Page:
Disney’s beloved Bambi continues to enthrall audiences at 75
A timeless tale of an adorable fawn and his forest pals, or the death of childhood innocence? Either way, and nearly 75 years on, Disney classic Bambi packs as powerful a punch as it ever has.
The Walt Disney Company bewitched generations of children and children-at-heart with its pioneering animated film, released in August 1942, about a wide-eyed young deer and his doting mom. But the shocking image of young Bambi curled up next to the doe after she is slain by hunters has become as iconic as any scene in cinema history, credited with opening up taboo conversations about death and helping youngsters cope with bereavement. It also kindled former Beatle Paul McCartney’s interest in animal rights and has served as the template for every harrowing Disney death since, from Mufasa in The Lion King to Hiro’s brother Tadashi in Big Hero 6.
“You’re creating a sense of what life was like for these animals in the forest and loss was part of it,” production designer Paul Felix told journalists at Walt Disney Animation Studios in Burbank, California. “To be honest about the vision you had for the film, you couldn’t leave that out. It’s just a question of how it’s done, how you prepare an audience for something like that.”
Felix, who has been touching up the animation for a diamond anniversary Blu-ray and DVD version on sale in June, first saw Bambi as an adult and says the movie remains “deeply revered, a real touchstone” at Disney. “It’s just a master class. It also had this most amazing use of color in it but I couldn’t even think about that for, like, 10 more years because there was so much to be learned,” he says.
Even at Disney, Bambi was hardly alone in exploring childhood trauma, following the dead parents, murderous stepmothers and children-donkey transformations of Dumbo, Snow White and the Seven Dwarfs and Pinocchio. But Bambi often leads lists of the saddest moments in cinema, and even moved Time magazine to include the movie among its top 25 horror movies of all time, alongside Frankenstein, The Exorcist and Night of the Living Dead.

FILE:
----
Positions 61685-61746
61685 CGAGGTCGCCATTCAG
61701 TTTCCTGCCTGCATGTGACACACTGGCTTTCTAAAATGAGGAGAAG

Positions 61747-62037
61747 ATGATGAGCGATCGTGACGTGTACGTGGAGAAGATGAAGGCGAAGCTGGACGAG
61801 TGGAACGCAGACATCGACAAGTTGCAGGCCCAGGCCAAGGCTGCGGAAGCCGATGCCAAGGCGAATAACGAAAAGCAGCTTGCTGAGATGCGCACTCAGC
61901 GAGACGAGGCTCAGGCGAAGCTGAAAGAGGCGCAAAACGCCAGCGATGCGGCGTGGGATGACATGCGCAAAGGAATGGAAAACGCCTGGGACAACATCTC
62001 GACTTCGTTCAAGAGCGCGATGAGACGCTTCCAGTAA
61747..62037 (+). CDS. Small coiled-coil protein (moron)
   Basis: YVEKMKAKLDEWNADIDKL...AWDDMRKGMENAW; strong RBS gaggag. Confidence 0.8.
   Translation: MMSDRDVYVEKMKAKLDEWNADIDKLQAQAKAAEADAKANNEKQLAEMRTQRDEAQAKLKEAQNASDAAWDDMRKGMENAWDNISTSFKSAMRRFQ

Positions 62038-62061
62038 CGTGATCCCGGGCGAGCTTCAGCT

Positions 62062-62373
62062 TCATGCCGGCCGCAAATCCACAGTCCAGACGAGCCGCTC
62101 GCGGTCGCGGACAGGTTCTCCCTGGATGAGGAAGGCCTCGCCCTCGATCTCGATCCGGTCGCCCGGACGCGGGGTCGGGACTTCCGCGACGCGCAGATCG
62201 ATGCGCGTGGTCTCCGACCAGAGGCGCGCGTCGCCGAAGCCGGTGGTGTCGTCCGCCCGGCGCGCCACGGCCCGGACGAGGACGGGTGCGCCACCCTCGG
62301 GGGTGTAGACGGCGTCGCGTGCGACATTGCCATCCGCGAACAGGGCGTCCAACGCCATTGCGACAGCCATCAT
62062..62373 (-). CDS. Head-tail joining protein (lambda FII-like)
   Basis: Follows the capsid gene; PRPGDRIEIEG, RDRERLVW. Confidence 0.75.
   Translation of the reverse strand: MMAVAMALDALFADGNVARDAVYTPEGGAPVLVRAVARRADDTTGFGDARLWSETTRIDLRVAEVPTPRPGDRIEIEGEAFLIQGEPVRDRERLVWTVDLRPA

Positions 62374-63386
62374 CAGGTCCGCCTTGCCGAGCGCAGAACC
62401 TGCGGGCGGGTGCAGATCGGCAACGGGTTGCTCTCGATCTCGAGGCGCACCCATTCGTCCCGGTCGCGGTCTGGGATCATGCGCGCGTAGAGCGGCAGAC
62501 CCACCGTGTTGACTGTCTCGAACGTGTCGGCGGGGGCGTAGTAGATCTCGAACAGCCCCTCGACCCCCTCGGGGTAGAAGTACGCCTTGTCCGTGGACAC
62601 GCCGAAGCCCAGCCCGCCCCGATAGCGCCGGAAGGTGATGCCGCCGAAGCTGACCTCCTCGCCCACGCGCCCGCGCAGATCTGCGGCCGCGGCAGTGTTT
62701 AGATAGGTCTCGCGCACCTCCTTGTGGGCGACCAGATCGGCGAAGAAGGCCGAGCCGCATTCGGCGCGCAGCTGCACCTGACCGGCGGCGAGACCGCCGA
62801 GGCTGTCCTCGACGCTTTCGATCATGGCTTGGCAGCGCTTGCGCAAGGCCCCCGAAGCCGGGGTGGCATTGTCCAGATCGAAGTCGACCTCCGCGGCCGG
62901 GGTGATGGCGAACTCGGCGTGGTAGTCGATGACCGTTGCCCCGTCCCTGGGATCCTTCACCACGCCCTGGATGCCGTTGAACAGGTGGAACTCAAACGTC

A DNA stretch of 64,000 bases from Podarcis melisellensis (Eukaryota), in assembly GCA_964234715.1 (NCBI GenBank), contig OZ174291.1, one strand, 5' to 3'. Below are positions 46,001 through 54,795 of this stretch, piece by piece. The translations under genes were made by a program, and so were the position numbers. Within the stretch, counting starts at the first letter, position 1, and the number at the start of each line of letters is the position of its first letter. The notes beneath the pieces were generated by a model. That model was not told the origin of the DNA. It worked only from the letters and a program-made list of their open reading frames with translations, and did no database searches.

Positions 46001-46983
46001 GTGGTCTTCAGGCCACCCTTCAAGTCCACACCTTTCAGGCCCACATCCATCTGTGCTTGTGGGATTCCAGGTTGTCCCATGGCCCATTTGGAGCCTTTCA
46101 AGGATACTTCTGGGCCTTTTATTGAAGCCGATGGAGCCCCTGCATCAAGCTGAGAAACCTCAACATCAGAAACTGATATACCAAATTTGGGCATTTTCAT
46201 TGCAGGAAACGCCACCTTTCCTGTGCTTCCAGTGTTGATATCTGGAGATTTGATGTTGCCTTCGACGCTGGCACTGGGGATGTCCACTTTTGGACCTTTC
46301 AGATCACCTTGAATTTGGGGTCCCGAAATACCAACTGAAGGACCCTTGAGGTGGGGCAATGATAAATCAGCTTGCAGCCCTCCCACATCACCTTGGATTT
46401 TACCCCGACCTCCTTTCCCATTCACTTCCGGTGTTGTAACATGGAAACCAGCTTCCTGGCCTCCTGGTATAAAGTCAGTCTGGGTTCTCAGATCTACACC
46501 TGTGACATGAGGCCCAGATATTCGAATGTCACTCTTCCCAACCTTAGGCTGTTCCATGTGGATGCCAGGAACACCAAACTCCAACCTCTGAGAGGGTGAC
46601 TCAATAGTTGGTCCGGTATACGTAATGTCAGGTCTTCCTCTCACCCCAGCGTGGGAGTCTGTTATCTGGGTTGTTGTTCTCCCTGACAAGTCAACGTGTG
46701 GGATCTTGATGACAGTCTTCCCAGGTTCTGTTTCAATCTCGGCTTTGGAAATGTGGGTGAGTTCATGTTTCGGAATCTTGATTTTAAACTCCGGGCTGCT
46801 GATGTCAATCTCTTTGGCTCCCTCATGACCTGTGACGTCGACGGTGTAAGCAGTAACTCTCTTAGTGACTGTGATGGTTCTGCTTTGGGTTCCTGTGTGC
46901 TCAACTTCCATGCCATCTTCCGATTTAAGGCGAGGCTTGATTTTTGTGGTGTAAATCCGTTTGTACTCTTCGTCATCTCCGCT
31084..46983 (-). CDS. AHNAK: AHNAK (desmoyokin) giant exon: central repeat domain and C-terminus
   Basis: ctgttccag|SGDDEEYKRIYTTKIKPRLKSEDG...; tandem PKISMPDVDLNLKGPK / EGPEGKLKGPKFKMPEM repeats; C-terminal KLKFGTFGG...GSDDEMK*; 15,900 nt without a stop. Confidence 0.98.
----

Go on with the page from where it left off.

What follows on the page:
In a departure from form, Walt Disney used real children to voice the young characters in what became—and would remain—the impresario’s favorite of the company’s groundbreaking animated films.
Born in Depression-era Texas and raised in Memphis, Donnie Dunagan, now 82, was brought in to voice young Bambi after impressing with a role in Son of Frankenstein (1939) opposite Boris Karloff. It proved to be his fifth and final credited role and, by the age of 13, he was earning a full time living as a lathe operator before enlisting as a Marine and becoming a war hero.
Dunagan remembers the company—and Walt Disney himself—as lacking in the pomposity the young star had seen at other studios during his short film career. “I didn’t know he was the captain of the whole thing. He was a worker, he was all over the place, helping, pitching in, a very keen personality, good eye contact all the time,” Dunagan told AFP.
Peter Behn, also 82, was four when he went for the part of Bambi. He didn’t get it due to what Disney describes as an “overly rambunctious” voice but was instead offered the role of the deer’s playful rabbit companion Thumper. The son of a successful screenwriter, Behn had already appeared in three short films but, like Dunagan, went into the military and then worked as a real estate broker before retiring to the mountains of Utah with his second wife.
“If you go out in public, I guarantee you, you can ask 10 people if they have ever seen the movie and at least nine of them will say they have,” he said. “It’s very hard to find anyone who hasn’t seen the movie and hasn’t been impacted by it one way or another.”